Wood averaged 17.9 points and 10.1 rebounds for the Rockets last season, shooting 50.1 percent from the field and 39 percent from three-point range. McGee, meanwhile, won NBA titles with the Warriors in 2017-18 and the Los Angeles Lakers in 2020, averaging 9.2 points and 6.7 rebounds and shooting a robust 62.9 percent from the field while he was in the last season only 15.8 minutes per game played for Phoenix.

“Look at McGee and what he’s doing, he’s a three-time champion so not only can he help us on the court but as a veteran,” Kidd said. “And then if you look at C-Wood and what he’s doing offensively and defensively, he can help us.

“As such, we’re excited to have these two as part of the Mavs’ family.” For us it’s about figuring out what we have and then getting to our strengths and again we have to defend.”

With media day scheduled for Monday and training camp starting Tuesday, the Mavs also need to figure out how to get superstar point guard Luka Doncic some much-needed rest. A three-time All-Star, Doncic played a lot of basketball for his native Slovenia last summer.Luka in the WCF close-out game.

In fact, Doncic was still playing basketball less than two weeks ago when Poland upset Slovenia 90-87 in the EuroBasket quarterfinals on September 15.

Kidd said he will speak to Doncic Monday morning to decide how they want to proceed ahead of the preseason opener on Oct. 5 against Oklahoma City and certainly before the regular season opener on Oct. 19 in Phoenix to give him some peace of mind To provide.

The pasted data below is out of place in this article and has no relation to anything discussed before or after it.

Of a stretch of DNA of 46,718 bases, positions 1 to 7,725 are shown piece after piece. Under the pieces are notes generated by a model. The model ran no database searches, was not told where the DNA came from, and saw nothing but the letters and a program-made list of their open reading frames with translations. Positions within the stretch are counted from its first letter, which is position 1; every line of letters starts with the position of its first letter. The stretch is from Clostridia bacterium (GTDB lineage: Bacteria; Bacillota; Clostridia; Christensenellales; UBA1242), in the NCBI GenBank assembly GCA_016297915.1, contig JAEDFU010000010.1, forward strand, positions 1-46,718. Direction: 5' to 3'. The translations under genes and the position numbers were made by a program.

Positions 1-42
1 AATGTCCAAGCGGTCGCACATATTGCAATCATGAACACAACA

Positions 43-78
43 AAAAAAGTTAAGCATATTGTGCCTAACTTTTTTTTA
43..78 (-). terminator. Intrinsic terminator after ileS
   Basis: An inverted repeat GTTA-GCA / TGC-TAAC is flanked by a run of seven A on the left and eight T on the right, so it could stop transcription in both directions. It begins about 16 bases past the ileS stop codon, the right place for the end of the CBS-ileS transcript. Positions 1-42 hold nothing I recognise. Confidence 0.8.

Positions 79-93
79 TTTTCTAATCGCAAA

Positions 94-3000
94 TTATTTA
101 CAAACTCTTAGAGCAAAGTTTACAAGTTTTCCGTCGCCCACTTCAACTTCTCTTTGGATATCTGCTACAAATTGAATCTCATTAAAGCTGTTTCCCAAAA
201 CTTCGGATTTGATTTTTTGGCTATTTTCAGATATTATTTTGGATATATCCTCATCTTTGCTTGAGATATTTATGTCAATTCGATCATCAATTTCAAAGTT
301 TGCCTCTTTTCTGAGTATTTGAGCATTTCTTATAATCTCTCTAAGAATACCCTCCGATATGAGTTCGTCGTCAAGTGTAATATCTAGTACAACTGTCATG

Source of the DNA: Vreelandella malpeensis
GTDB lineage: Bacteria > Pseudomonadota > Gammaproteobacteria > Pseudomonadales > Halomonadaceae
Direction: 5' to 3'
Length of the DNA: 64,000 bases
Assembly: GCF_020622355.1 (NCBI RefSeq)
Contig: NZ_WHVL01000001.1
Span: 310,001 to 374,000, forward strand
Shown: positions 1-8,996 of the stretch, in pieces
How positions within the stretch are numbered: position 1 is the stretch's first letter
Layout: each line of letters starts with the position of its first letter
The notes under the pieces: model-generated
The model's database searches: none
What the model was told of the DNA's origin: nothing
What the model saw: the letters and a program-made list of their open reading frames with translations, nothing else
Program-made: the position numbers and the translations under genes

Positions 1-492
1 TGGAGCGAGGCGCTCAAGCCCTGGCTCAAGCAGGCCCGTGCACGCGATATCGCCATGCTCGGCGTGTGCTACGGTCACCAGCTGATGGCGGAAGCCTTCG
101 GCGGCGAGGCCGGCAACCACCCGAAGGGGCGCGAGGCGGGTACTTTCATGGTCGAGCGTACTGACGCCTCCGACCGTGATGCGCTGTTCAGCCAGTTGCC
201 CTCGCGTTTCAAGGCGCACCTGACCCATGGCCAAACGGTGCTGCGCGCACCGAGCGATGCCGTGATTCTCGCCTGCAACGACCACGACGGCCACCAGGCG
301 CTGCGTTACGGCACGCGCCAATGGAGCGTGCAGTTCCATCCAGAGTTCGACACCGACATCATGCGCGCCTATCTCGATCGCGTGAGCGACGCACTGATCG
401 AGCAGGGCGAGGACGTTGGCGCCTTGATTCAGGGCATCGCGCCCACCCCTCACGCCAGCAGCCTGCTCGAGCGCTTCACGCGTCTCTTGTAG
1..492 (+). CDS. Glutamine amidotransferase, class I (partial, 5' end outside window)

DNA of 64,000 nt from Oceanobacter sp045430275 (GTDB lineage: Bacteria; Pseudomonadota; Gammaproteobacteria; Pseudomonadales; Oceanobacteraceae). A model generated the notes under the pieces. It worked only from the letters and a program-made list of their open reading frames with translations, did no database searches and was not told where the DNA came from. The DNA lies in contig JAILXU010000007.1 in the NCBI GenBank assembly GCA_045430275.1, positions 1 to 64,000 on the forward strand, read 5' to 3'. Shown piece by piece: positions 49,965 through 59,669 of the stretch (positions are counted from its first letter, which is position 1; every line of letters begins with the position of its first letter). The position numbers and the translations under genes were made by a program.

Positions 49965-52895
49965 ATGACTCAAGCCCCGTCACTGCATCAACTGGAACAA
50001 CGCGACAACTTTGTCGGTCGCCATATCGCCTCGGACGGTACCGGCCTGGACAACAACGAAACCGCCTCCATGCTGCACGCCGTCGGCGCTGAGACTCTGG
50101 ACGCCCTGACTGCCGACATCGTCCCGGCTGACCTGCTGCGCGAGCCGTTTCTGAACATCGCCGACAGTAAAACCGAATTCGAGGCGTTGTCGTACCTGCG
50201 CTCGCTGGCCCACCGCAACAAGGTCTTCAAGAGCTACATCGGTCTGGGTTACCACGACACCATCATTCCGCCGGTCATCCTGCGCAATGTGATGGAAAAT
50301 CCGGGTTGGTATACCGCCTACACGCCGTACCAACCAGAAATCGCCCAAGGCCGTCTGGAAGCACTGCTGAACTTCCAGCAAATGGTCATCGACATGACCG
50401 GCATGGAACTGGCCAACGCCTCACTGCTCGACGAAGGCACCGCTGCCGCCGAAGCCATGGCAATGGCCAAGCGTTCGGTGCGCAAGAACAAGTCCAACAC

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“We’re going to come up with a plan of what he wants to do and then we’re going to go from there,” Kidd said. “And it will be fluid where we switch at some point.

“But I think the most important thing is that we will communicate early and talk about how it looks.”

However, Kidd knows the benefit of having Doncic still playing competitive basketball less than two weeks ago is that there won’t be any screams about him being out of shape in training camp like there was last season.

“He’s definitely on form,” Kidd said. “We don’t have to answer that question or worry about it.

“It’s just a question of how the training camp is used for him, especially if he’s playing a lot this summer.”

Additionally, the Mavs need to find a way to recoup the loss of Brunson, who averaged 32 points, 5.3 rebounds and 5.3 assists as Dallas beat the Jazz 2-1 in the first three games of the playoff series , while Doncic did not breastfeed a strained left calf.